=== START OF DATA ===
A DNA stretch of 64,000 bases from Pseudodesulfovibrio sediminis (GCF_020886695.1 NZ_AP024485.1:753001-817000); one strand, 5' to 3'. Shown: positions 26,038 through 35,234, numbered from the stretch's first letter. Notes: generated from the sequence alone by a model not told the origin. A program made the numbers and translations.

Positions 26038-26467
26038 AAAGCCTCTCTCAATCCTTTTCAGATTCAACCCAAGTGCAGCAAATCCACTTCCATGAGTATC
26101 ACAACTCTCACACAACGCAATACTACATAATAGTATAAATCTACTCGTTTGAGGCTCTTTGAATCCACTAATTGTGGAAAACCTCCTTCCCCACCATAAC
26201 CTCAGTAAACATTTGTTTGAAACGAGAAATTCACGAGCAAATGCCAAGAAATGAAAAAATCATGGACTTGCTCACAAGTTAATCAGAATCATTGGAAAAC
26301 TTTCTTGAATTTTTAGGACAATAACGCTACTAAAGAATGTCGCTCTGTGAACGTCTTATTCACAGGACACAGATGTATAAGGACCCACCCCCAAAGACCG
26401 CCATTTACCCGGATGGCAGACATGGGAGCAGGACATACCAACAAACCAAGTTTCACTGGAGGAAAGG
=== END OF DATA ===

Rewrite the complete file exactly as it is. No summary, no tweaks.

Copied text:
A DNA stretch of 64,000 bases from Pseudodesulfovibrio sediminis (GCF_020886695.1 NZ_AP024485.1:753001-817000); one strand, 5' to 3'. Shown: positions 26,038 through 35,234, numbered from the stretch's first letter. Notes: generated from the sequence alone by a model not told the origin. A program made the numbers and translations.

Positions 26038-26467
26038 AAAGCCTCTCTCAATCCTTTTCAGATTCAACCCAAGTGCAGCAAATCCACTTCCATGAGTATC
26101 ACAACTCTCACACAACGCAATACTACATAATAGTATAAATCTACTCGTTTGAGGCTCTTTGAATCCACTAATTGTGGAAAACCTCCTTCCCCACCATAAC
26201 CTCAGTAAACATTTGTTTGAAACGAGAAATTCACGAGCAAATGCCAAGAAATGAAAAAATCATGGACTTGCTCACAAGTTAATCAGAATCATTGGAAAAC
26301 TTTCTTGAATTTTTAGGACAATAACGCTACTAAAGAATGTCGCTCTGTGAACGTCTTATTCACAGGACACAGATGTATAAGGACCCACCCCCAAAGACCG
26401 CCATTTACCCGGATGGCAGACATGGGAGCAGGACATACCAACAAACCAAGTTTCACTGGAGGAAAGG